Data from the Nationwide Inpatient Sample from the Agency for Healthcare Research and Quality were used for this analysis. The Nationwide Inpatient Sample, the largest publicly available all-payer inpatient care database in the United States, contains a random sample of approximately 20% of discharges from all hospitals within the United States. The sampling frame from the Nationwide Inpatient Sample includes nonfederal, general, and specialty-specific hospitals throughout the United States. Sampled hospitals include both academic and community facilities. Institutional review board exemption was obtained from the Columbia University institutional review board. Given that the data are fully deidentified and have been reviewed by the Columbia University institutional review board, subsequent analyses by our group have been deemed exempt through 2015.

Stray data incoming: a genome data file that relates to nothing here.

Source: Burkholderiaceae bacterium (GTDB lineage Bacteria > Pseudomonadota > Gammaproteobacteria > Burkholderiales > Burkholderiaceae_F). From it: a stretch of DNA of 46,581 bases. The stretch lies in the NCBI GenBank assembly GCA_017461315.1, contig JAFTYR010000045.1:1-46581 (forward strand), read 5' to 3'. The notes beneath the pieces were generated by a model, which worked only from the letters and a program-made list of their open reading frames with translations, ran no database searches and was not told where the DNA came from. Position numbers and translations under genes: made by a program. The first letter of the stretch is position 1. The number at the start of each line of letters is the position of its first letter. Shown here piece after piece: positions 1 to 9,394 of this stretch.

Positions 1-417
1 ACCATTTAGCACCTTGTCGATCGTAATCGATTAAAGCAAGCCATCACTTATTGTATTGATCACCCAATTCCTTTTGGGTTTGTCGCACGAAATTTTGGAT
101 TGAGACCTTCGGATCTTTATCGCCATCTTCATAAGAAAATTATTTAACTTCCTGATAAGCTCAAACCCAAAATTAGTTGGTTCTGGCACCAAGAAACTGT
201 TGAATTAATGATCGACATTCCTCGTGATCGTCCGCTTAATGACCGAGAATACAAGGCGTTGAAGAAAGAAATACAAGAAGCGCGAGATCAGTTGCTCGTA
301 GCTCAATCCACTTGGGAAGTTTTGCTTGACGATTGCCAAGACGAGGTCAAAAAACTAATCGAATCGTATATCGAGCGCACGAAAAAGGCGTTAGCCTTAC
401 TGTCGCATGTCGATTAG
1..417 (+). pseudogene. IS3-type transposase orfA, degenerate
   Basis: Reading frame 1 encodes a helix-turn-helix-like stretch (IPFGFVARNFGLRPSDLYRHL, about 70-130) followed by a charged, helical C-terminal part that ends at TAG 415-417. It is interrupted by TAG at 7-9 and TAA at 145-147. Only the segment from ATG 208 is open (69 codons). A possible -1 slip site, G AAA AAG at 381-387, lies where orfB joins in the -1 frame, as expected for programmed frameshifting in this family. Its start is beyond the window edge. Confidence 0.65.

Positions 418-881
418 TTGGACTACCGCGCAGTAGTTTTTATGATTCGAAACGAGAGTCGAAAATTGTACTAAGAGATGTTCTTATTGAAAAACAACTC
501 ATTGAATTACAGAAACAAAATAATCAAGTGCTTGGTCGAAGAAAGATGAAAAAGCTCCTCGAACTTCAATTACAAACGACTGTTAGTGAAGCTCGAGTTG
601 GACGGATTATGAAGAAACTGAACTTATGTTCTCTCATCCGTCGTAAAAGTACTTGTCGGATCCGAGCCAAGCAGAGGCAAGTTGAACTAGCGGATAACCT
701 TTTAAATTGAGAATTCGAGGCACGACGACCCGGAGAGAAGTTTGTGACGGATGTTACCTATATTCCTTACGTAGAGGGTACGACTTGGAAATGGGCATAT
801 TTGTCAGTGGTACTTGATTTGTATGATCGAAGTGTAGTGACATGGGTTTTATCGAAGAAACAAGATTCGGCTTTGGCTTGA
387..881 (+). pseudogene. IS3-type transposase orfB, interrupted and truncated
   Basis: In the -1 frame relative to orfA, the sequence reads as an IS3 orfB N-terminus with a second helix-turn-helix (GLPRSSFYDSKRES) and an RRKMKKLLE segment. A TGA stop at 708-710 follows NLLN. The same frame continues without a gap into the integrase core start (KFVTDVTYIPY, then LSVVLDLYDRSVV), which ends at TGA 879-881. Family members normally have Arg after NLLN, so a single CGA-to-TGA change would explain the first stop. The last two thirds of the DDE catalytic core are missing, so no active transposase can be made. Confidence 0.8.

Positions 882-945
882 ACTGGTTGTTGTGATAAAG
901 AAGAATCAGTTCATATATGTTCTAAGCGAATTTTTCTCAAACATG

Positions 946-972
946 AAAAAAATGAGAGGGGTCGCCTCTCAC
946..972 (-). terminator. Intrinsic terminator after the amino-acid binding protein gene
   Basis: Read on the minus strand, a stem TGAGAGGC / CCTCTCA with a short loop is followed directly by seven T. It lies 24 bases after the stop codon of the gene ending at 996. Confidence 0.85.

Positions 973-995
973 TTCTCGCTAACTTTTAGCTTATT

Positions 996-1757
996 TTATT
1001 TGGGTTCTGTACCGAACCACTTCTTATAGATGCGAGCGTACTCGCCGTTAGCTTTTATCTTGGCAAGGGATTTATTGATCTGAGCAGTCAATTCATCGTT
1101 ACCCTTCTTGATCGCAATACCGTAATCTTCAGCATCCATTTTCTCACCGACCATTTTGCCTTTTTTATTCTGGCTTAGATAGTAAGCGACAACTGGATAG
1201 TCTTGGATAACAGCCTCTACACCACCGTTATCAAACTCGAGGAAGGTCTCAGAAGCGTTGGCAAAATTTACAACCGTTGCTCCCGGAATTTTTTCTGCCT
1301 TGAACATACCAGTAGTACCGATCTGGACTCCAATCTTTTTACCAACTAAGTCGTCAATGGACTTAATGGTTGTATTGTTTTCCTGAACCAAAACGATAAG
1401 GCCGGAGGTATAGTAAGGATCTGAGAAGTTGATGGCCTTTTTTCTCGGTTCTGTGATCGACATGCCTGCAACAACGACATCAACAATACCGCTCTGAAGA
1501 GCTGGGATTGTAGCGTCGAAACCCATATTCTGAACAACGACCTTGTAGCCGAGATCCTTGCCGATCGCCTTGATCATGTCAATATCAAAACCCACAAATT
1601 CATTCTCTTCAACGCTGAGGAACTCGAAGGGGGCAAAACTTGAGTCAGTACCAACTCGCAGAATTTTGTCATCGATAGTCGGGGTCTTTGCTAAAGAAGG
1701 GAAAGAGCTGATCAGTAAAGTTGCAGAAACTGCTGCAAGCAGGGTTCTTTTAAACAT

Women 18 years of age or older and younger than 50 years of age who underwent vaginal delivery between 1998 and 2010 were identified using an enhanced methodology to capture delivery hospitalizations based on billing and procedure codes.12 Women with third-degree and fourth-degree lacerations were identified by International Classification of Diseases, 9th Revision codes 664.2x and 664.3x, respectively. Patient demographics analyzed included age (younger than 20, 20–24, 25–29, 30–34, and 35 years of age or older), year of delivery, race (white, black, Hispanic, and other), and insurance status (Medicare, Medicaid, commercial, self-pay, and unknown). Comorbidity was estimated using an index specifically designed to assess risk of death, acute organ injury, or both in obstetric patients.13 This index was developed by evaluating the association of obstetric, demographic, and medical risk factors in pregnant patients with outcomes such as acute renal failure, liver failure, heart failure, disseminated intravascular coagulation, sepsis, and shock among other conditions; increased comorbidity score is associated with higher risk of any of these outcomes and death. Hospital characteristics included location (urban, rural, unknown; n=1,868, 1,227, 9, respectively), teaching status (teaching, nonteaching, unknown; n=623, 2,307, 174, respectively), geographic region (Midwest, Northeast, South, West; n=960, 494, 1,018, 632, respectively), and hospital size based on bed number (fewer than 400 beds, 400–600 beds, more than 600 beds, unknown; n=822, 983, 1,290, 9, respectively). Major obstetric, medical, and fetal diagnoses were included as covariates. Risk factors for third-degree and fourth-degree laceration were identified by a literature review and an iterative process and included in the analysis. These include labor abnormalities, shoulder dystocia, fetal distress and heart rate abnormalities, operative vaginal delivery, fetopelvic disproportion and suspected macrosomia, labor induction, postdates pregnancy, episiotomy, regional anesthesia, gestational and pregestational diabetes, hypertensive diseases of pregnancy, obesity, and other conditions (Table 1).